Forget-me-nots comprise a large family of plants, from the large, striking water variety to the tiniest specialists of bare ground. All the flowers have a visible white ‘eye’ in the middle, with the outer petals ranging in colour from the palest to the richest blues.
This iconic plant with large red petals and a dark centre only grows in disturbed ground, such as field margins and wasteland. The occasional sighting of poppies blooming en masse is perhaps one of the most stunning scenes in the British countryside.
This wildflower, the most widespread of the UK’s native roses, adorns hedgerows, field banks and woodland edges with pink or white flowers in mid-summer. Although often occurring as a small shrub, it can climb up through the canopy reaching heights of over 15 metres.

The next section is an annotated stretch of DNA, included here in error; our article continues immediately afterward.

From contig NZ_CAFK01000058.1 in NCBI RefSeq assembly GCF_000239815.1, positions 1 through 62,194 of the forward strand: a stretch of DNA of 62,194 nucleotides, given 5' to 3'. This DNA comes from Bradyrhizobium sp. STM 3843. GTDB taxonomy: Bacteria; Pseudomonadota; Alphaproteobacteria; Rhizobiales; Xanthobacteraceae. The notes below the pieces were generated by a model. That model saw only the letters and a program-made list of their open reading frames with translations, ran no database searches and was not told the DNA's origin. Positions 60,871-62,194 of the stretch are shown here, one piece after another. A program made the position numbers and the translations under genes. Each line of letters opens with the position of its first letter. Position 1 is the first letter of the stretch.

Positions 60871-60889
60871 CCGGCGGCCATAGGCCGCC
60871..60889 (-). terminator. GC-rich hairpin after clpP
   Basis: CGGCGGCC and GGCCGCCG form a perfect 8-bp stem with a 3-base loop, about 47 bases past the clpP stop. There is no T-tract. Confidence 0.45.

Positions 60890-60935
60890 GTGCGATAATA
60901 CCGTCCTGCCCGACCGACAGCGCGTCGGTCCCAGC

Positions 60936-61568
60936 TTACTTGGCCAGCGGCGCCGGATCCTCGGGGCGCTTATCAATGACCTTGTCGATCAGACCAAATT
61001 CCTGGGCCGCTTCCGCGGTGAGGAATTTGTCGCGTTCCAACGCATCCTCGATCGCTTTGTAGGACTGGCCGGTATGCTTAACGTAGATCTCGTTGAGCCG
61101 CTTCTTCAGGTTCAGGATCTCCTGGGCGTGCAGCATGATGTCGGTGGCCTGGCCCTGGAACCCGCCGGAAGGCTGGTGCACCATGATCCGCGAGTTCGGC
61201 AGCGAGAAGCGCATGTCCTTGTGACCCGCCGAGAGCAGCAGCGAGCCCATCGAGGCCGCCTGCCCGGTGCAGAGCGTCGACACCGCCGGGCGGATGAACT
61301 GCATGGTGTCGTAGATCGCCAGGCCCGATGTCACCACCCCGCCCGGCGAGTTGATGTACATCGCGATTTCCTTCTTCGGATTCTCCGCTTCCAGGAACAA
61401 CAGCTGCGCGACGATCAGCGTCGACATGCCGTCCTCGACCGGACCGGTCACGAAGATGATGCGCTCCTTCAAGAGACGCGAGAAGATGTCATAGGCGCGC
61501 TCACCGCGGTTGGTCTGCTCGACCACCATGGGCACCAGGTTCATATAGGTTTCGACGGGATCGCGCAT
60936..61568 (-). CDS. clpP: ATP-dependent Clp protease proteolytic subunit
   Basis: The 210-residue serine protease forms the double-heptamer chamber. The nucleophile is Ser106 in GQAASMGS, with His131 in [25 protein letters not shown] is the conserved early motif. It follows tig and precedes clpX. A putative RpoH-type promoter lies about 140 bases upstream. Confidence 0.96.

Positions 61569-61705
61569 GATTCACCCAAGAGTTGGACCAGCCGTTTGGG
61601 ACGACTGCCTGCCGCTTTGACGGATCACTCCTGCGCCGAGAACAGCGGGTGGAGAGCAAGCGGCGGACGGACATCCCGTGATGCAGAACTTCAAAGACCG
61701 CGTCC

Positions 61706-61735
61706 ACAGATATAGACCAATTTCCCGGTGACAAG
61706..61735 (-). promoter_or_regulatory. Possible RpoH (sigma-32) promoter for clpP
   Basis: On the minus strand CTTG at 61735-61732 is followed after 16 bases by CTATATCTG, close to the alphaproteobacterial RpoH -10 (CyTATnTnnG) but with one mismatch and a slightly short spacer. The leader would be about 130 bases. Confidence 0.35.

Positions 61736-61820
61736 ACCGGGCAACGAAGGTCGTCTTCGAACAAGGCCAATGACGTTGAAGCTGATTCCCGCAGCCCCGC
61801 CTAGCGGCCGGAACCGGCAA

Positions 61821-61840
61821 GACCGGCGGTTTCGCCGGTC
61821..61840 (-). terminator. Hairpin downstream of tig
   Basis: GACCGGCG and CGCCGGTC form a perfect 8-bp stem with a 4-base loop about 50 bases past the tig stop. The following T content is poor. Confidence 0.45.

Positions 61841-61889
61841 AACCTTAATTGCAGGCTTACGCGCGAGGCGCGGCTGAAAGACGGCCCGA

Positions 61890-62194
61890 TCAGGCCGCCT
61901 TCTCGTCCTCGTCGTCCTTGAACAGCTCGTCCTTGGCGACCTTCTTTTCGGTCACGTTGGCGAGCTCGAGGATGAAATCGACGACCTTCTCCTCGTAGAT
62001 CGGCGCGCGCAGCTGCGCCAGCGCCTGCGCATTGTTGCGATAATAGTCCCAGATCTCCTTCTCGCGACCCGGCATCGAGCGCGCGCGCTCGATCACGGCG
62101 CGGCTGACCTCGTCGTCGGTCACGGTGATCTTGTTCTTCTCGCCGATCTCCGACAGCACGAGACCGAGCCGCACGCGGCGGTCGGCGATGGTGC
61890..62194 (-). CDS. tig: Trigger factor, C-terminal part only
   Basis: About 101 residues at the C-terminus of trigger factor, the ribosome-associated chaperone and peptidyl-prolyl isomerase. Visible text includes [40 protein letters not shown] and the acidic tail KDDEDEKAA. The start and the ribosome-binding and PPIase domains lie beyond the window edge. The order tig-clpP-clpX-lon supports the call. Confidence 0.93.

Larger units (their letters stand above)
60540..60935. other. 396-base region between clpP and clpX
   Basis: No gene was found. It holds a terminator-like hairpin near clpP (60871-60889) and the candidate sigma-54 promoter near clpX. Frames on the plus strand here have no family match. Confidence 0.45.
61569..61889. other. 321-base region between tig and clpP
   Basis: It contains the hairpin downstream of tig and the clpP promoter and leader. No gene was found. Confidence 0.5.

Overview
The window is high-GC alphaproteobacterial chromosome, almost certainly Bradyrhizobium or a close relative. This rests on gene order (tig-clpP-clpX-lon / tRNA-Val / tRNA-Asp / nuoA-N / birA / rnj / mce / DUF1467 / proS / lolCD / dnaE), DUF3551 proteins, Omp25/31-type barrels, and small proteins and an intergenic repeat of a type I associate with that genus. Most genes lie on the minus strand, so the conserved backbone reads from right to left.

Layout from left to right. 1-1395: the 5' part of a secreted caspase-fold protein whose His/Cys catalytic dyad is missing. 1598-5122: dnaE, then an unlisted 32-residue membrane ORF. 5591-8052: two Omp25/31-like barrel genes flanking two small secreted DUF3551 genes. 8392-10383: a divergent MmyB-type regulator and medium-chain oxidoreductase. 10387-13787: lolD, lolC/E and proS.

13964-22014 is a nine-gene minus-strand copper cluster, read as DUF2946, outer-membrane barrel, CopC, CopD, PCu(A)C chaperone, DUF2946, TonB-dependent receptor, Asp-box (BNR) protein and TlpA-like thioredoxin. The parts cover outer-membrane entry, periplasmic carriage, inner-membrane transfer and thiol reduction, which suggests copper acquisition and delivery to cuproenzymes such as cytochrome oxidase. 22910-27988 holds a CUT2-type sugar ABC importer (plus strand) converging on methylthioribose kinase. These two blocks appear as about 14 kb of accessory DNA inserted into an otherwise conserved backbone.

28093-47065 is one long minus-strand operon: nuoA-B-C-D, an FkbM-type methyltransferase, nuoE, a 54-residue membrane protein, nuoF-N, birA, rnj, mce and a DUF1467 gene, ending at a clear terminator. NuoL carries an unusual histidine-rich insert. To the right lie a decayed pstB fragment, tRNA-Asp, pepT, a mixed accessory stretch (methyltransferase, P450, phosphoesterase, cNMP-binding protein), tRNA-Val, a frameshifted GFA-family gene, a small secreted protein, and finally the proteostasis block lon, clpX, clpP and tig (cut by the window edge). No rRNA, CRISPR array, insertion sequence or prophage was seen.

One of the larger types of thistle found in the UK, with a purple flower atop a swollen, spiny green base and spear-like tips on the leaves, it typically occurs in damper ground. Its flowers provide a feast of nectar and pollen for insects in late summer.
Heather adorns heathlands and moors, and is one of the last plants of the year to flower, providing abundant latesummer forage to wild bees. Each plant is covered in minute purple flowers, and when millions of these open at once, entire landscapes are transformed.
Grown for centuries and used in the making of cloth and oil, this type of flax is often seen on banks where it has escaped from arable fields. A delicate plant with five pale-blue petals and narrow pointed leaves, it flowers from May to September.